Vayera 2020: Communicating with the Divine

How can we in our day communicate with the Divine, and bring the Divine into the world? What does it mean to embody the ongoing progressive struggle of Torah towards a world of completion?

This past week has been a stressful one, full of controversy, fear, anger and anxiety. It does appear though, that, for all intents and purposes, our country is united on one front: Things are not working as they are supposed to. There is a feeling of brokenness, of discouragement, of need for change in the systems of power that govern our union. But how do we communicate that? How do we, in fact, reach for a more whole future?

In times like these, the phrase “There are no atheists in foxholes” seems to be particularly apt. When the gears of history begin turning in such a way that it feels completely out of the average person’s control, prayer is a natural reflex. For many, though, the lack of spiritual underpinning to their world leaves them bereft, with nothing to reach out to.

Throughout this week’s Torah portion, we see the shaky beginnings of the interpersonal theology that has guided the Jewish people for millennia. In our portion, God and humanity’s interactions are disjointed. They involve direct relation between God and our ancestors, almost as if God is a person, and they continually display the lack of ability for Abraham and Sarah to truly understand and communicate with God.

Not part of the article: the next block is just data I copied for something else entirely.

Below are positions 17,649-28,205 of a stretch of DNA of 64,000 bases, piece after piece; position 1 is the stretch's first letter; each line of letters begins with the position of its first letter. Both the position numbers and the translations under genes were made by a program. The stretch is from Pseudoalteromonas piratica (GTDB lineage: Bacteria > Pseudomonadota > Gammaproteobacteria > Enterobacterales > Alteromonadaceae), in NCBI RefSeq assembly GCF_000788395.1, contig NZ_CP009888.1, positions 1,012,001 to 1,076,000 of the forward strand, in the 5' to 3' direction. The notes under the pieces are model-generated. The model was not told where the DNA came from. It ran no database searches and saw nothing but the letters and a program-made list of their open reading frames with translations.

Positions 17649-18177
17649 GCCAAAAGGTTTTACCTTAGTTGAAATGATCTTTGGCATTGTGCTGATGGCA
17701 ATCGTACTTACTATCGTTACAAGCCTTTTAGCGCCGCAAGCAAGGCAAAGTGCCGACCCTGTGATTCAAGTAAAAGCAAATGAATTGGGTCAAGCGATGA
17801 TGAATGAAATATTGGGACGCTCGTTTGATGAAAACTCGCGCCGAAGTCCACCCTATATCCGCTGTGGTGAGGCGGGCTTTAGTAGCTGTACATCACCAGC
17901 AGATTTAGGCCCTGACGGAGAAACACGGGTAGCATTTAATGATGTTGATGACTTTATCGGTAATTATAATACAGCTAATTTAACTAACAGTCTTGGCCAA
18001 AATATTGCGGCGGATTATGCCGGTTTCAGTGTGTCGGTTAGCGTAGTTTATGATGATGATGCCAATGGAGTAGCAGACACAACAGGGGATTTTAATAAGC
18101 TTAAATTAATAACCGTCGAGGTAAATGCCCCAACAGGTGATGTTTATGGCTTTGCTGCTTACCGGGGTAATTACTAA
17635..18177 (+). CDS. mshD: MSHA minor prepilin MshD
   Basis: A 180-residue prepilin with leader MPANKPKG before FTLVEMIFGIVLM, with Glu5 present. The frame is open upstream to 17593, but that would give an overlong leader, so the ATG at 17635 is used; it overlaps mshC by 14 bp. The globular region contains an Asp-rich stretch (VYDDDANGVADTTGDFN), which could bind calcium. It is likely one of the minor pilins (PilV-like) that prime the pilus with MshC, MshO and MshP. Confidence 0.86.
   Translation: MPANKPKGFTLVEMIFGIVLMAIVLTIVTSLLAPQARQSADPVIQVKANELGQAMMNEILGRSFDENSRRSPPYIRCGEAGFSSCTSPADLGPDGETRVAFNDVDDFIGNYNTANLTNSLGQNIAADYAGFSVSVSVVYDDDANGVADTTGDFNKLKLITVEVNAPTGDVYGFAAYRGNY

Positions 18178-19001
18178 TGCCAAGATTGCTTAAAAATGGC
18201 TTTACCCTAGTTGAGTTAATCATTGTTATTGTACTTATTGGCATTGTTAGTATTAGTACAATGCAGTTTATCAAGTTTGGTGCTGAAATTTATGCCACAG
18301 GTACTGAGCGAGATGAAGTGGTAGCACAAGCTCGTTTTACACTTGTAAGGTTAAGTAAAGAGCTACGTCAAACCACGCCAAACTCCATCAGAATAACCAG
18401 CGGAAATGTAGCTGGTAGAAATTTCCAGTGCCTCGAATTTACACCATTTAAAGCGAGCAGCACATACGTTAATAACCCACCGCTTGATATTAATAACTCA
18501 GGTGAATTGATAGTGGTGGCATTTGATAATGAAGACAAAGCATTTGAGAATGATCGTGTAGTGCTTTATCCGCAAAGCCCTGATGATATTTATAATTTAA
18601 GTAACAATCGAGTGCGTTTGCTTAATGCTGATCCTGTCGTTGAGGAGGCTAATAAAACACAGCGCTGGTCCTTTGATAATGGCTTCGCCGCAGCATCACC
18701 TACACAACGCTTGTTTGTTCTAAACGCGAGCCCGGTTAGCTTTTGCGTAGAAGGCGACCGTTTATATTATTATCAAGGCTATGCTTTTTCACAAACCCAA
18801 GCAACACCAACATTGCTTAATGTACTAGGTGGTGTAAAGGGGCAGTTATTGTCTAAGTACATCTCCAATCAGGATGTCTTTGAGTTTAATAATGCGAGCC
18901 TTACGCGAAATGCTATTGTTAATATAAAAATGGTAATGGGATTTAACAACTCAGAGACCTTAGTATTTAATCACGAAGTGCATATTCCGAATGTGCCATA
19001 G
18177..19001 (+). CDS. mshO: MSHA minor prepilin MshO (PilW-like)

We tend to view Abraham and Sarah as models, righteous ancestors who we look to for guidance. But I believe that we can learn much more from a critical investigation of them than an idealistic one. They were humans, as well, who grew and learned and changed throughout their lives, and who were functioning without a blueprint. They were the first humans to have direct contact with God since Noah, and were picked to begin a particularly close relationship with God. When we look at the interactions they have with God critically, we learn how we can in our day, relate with God to make the changes we seek in the world.

We begin with God approaching in human form and promising that Sarah will become pregnant, and bear a child within a year, at the age of 90. Neither she nor Abraham buy it. Sarah, in point of fact, laughs when she hears the news. God then asks Abraham why Sarah laughed, saying “Is anything too wondrous for God?” Sarah immediately denies having laughed.

This disjointed interaction shows both Sarah and Abraham’s lack of understanding of how God communicates and functions in the world. God attempts to communicate the wider picture in their language, by proclaiming the capacity to do, quite literally, anything. Sarah, and Abraham by extension, both fail to conceive of a world in which things could be so drastically different. I wouldn’t call this a lack of faith, but rather, a lack of imagination. 

The next story of attempted communication involves Abraham bargaining God out of destroying the cities of Sodom and Gomorrah. Appealing to God’s role as judge of righteousness, Abraham argues that even ten righteous individuals’ being present in the city should stay God’s hand. God agrees, but, unfortunately, 10 righteous individuals are not found. 

One can imagine Abraham watching these ancient metropolises being decimated with fire and brimstone from above, aghast at the horror. If nothing is too wondrous for God, he may have wondered, why weren’t 10 righteous individuals found?